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Exploring the Synergy of Differentiated Instruction and Understanding by Design

Exploring the Synergy of Differentiated Instruction and Understanding by Design



Explore the Synergy Between Differentiated Instruction (DI) and Understanding by Design (UBD)

Interview Transcript

Bena Kallick: So, Carol, for the first one, just talk a little bit about how your work connects with the UBD work and how it does, particularly given it's online at Eduplanet21.  


Carol Tomlinson: One of the great pleasures of my work in the last twenty or twenty-five years has been having the opportunity to work with J. McTighe and Grant Wiggins before his death, to learn from them, and to explore with them ways in which differentiation and UBD go together.


And, from my perspective, as a teacher, educator, writer, and professor, I don't see how you can match them. They're a match made in heaven. I don't see how you can quite fulfill the promise of either without the other. When I write about differentiation or present on it, I talk about five key classroom elements.


We all have those things in our classrooms. We may or may not name them, but they're there, and they're tools that we can use to organize our thinking. The five are learning environment, curriculum assessment, particularly formative assessment, instruction, responsive instruction, and orchestrating classrooms where all of that's possible.


And the real marriage between differentiation and UBD is located in the curriculum and instruction piece. UBD perhaps emphasizes the curriculum more expansively and fully but always talks about instruction as well. Differentiation elaborates on the instruction more but always talks about curriculum and the model that I use in curriculum; wherever I am teaching, writing online is UBD.


We're in complete sync there. One interesting way for me that UBD and DI align on Eduplanet21 is that the UBD components elaborate greatly and deeply on multiple levels on the curriculum part, and they attend to instruction well but less obsessively than differentiation does. So, if you watch UBD, it might be helpful to see what the DI instruction piece looks like.


If you watch differentiation, where I use a simplified approach to UBD, it might be nice to see how the UBD folks expand on that. But, the two models are well aligned, including in our philosophy of assessment and uses of assessment. So, you might see some differences in emphasis and placement of detail in the two modules, but they go hand in hand wonderfully.


In a classroom, if you want to attend to kids' differences but don't have a curriculum that makes sense to them, that they can see themselves in, and that they learn to think with, you really aren't reaching the students well. And if you have a meaningful curriculum but it's a one-size-fits-all for everybody, that isn't going to be as effective either.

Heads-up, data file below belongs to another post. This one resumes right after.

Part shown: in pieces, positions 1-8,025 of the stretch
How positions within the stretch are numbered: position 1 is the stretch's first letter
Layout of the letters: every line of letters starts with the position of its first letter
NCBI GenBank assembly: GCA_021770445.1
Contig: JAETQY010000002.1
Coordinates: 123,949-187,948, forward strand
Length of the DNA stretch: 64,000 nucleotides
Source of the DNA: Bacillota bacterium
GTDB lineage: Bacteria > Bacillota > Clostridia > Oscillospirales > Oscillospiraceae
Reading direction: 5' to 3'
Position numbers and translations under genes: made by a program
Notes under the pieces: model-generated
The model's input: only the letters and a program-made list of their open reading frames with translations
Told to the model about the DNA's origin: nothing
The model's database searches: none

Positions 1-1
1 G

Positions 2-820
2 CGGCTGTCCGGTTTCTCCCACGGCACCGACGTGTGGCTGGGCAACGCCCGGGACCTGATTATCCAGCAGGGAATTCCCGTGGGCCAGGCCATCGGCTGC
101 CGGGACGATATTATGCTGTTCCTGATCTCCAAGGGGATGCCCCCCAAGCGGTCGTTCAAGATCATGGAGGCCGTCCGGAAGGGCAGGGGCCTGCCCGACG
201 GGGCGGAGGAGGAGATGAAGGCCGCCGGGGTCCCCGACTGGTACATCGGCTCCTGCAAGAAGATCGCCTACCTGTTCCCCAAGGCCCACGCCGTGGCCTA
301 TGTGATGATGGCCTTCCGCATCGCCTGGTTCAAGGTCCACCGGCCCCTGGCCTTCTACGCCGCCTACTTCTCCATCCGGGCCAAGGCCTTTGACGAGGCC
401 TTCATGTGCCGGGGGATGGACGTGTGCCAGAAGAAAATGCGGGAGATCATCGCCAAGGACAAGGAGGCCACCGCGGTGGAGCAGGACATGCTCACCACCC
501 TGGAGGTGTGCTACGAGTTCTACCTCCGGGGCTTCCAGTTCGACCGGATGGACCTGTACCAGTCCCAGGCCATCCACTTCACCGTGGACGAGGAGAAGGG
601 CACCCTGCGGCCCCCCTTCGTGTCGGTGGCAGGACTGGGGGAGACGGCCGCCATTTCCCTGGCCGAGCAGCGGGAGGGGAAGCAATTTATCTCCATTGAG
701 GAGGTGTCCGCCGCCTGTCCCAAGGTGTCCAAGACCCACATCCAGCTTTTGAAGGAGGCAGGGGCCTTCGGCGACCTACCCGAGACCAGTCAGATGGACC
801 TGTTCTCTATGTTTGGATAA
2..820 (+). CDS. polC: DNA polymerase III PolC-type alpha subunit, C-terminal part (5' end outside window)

So, I think they're a wonderful pairing.  


Bena Kallick: What's the advantage of technology? Like, why technology?  


Carol Tomlinson: In terms of having something like Eduplanet21, I probably shouldn't speak for anybody else, but I think I'm a little bit lazy during the pandemic. I find it wonderful to be able to find out online something that I really want to learn about, do it when it's convenient for me, look at the part of it that I want to look at, and then come back to it later.


To me, the great purpose of Eduplanet21, plus its people, is that there's so much there, so much that's rich, and when schools participate in that, the school as a whole and individual faculty members can go exploring. And think about the thing that's their next step and really spend some time with that.


And when they feel comfortable there, come back and look at the next step. I think that's where we live right now. And so Eduplanet21, I think, is a great match for the place that we are in, in teaching history and for the needs of faculty members who need things that they can access without taking time off from school, although those places are good too when you can go, things you can access without taking time off from school, and can do it in doses so that it fits the schedule of your life. 


Bena Kallick: And then when you said the people say more about. What do you mean by the people?  


Carol Tomlinson: My experience with Eduplanet21 has been that it is a planet inhabited by really good people. They care deeply about education, the products they create, and particularly the people who use those products.


So, I think when you sign up with Eduplanet21, you find that you have a team on your side — people who are not irritated that you called to ask for help. I've been in places where Eduplanet21 was videotaping my work, and somebody at the other end who was working with something completely different had a computer glitch.


The woman who was in charge of the taping with me picked right up on that and helped him out on the phone for 15 or 20 minutes, so they didn't have to wait for anybody else to come in or recruit somebody to help them. I found that the work there is of high quality and that the people are people-focused.


And so that's true whether it's trying to get an arrangement that makes a quality production, helping people who have subscribed to the program, or finding new ways to educate people about what's going on at Eduplanet21. I think they're just plain old, user-friendly, and smart. 



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